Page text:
America’s silent menace

The silent menaceAtrocity in RioA hidden epidemic

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Squirrels: America’s silent menace


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Atrocity in Rio

Dozens of men took part in the gang rape of a Brazilian teen. Then the video surfaced online.
Police identify four suspects in Rio de Janeiro gang-rape
Brazil police identify 4 of 30-plus men wanted in gang rape

The 16-year-old girl arrived at her 19-year-old boyfriend’s house in Rio de Janeiro around 1 a.m. last weekend. She remembers being alone with him there. The girl says her next memory is waking up in a different house surrounded by more than 30 men, many of them armed. All, or at least some of them, took part in her rape. Naked, injured and penniless, she found some spare clothes and made her way home, she later said.

She is 16 years old and has a 3-year-old child. The attack occurred in one of Brazil’s notorious favelas, slum districts rife with gangs, drugs and crime.

Brazil is currently embroiled in unrest over the billions of dollars being diverted toward the interests of the upcoming Olympic games there, and taken away from essential social services, including policing.

How does this relate to us?

The favelas are extensive.  To the best of my knowledge, there is no ethnic difference between the Brazilians who inhabit them and the Brazilians who don’t.

Everywhere in the world, there are poor people and slums.  Sweden.  Denmark.  England.  France.  They all have them, and always have had.  There is no ethnic difference between the not-poor and poor.

This contrasts with the impression one would get from the mainstream, politically correct American media — that racism is the sole cause of poverty.  That even in this country, there are no poor whites.

Actually, there are twice as many poor whites in this country as poor blacks; in raw numbers.  In other words, two-thirds of America’s poor are white.

Cross-culturally, there are universal commonalities in the behavior patterns, attitudes and belief systems of poor peoples, as contrasted with the not-poor.

We must study those if we are ever to understand the causes of poverty.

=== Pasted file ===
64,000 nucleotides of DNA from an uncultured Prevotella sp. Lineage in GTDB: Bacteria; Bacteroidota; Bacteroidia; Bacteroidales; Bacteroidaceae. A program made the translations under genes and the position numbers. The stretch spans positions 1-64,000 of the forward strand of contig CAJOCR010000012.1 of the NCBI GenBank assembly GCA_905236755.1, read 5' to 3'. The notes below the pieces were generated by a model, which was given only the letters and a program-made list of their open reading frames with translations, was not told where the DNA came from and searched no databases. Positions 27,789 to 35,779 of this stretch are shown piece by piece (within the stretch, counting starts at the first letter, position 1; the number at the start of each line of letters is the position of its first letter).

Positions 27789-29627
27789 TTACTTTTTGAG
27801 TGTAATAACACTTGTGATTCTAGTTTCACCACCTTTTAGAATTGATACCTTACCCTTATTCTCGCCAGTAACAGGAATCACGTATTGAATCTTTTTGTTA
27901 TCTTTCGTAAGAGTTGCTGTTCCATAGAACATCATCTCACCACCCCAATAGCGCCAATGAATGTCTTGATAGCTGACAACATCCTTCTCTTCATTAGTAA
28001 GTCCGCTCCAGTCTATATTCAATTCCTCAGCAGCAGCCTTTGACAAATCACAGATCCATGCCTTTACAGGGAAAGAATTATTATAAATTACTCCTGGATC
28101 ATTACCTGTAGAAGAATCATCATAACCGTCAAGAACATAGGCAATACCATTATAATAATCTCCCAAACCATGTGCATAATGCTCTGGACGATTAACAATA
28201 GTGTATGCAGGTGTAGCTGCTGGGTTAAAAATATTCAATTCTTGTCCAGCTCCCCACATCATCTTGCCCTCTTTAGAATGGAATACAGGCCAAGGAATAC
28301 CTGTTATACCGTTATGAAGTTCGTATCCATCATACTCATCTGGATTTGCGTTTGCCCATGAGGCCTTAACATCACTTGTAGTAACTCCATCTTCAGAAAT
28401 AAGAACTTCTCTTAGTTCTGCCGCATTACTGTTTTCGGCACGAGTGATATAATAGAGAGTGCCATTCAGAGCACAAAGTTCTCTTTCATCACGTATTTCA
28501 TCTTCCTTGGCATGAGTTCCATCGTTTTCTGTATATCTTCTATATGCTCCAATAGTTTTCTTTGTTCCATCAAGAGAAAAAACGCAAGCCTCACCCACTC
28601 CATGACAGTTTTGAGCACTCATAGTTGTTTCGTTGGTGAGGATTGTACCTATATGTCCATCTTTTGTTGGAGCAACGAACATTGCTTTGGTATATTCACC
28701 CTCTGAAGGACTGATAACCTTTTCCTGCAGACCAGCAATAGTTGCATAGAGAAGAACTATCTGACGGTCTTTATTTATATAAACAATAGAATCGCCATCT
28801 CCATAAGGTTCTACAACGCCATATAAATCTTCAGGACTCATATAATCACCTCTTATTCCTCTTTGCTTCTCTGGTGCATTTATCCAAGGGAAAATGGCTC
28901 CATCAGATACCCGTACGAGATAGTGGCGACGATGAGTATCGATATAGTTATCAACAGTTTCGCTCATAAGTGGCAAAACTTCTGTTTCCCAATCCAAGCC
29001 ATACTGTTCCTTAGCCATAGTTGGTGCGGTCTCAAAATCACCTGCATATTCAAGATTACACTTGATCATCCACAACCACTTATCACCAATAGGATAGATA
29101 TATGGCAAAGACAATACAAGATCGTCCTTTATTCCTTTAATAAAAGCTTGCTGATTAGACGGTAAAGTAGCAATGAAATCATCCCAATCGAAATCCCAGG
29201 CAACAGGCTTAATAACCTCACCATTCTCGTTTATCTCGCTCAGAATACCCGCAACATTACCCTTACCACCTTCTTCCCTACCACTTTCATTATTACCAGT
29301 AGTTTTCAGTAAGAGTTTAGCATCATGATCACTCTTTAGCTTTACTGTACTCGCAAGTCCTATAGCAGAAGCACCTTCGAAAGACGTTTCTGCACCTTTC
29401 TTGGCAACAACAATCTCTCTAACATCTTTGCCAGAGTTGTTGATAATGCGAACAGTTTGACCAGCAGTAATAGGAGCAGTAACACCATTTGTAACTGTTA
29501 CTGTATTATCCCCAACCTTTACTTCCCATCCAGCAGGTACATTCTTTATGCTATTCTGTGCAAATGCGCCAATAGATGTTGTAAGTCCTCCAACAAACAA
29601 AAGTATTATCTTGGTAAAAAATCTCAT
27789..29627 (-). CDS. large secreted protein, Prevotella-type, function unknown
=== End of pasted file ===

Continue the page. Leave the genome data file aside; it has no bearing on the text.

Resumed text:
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This Chicago doctor stumbled on a hidden epidemic of fetal brain damage

The agitated mom had three kids in foster care and she wanted them back. But she didn’t understand how to parent. She’d never worked. She had a short fuse. She was slow and didn’t seem to learn from experience.

Dr. Carl Bell studied the young woman. Flat cheeks. Thin upper lip. Folds at the corner of her eyes. It hit him like a thunderbolt: She had subtle features of fetal alcohol syndrome.

Bell had seen thousands of patients like this over the past 40 years and been baffled by their explosive tempers, poor social skills, spotty memories, trouble communicating, and learning disabilities.

Now, this psychiatrist realized their behavior might be explained by exposure to alcohol in the womb.

fetal-alcohol-syndrome-pictureFetal alcohol syndrome was first named and described in 1973.  Since then, no small amount of attention has been paid to its effects on newborns and toddlers.  Dr. Bell stumbled onto the inevitable:  those babies grow into adults.

Significant numbers of them are all around us; and always have been, since fetal alcohol syndrome clearly has been among us forever, only not-named and not-described as such.

The PBS feature would practically lead one to believe this one phenomenon is enough to account for all society’s ills.  On the one hand, this clearly cannot be enough.  For example, it is difficult to discern between the effects of FAS and those of, say, lead poisoning.

Related:  Why you should know about Freddie Gray’s life

On the other hand, I have to ask what sort of cosmic justice would have a child conceive in such a womb, that it is destined for a lifetime of difficulties.

I cannot conceive any such cosmic justice apart from reincarnation and karma:  one has so conducted oneself in previous experiences, that one’s choices of potential parents have been constrained down to this one, or this one kind; and one will be biologically prone to certain sorts of problem behaviors throughout life.

Problem behaviors are neither to be overly harshly judged, nor excused.  Each person is responsible for his or her own conduct.  Each person’s own circumstances are a place from which she or he can begin — to improve his or her own life.

I have my own circumstances; my own bootstraps and difficulties; my own place to begin.

As also do you.

Related:  A place to begin


To reduce the likelihood of children being born with FAS, earlier this year the Centers for Disease Control issued an advisory, that folk who drink should be sure to avoid risky sex.  Jenny Kutner, senior staff writer at Mic, took this as an affront to her libertinism.

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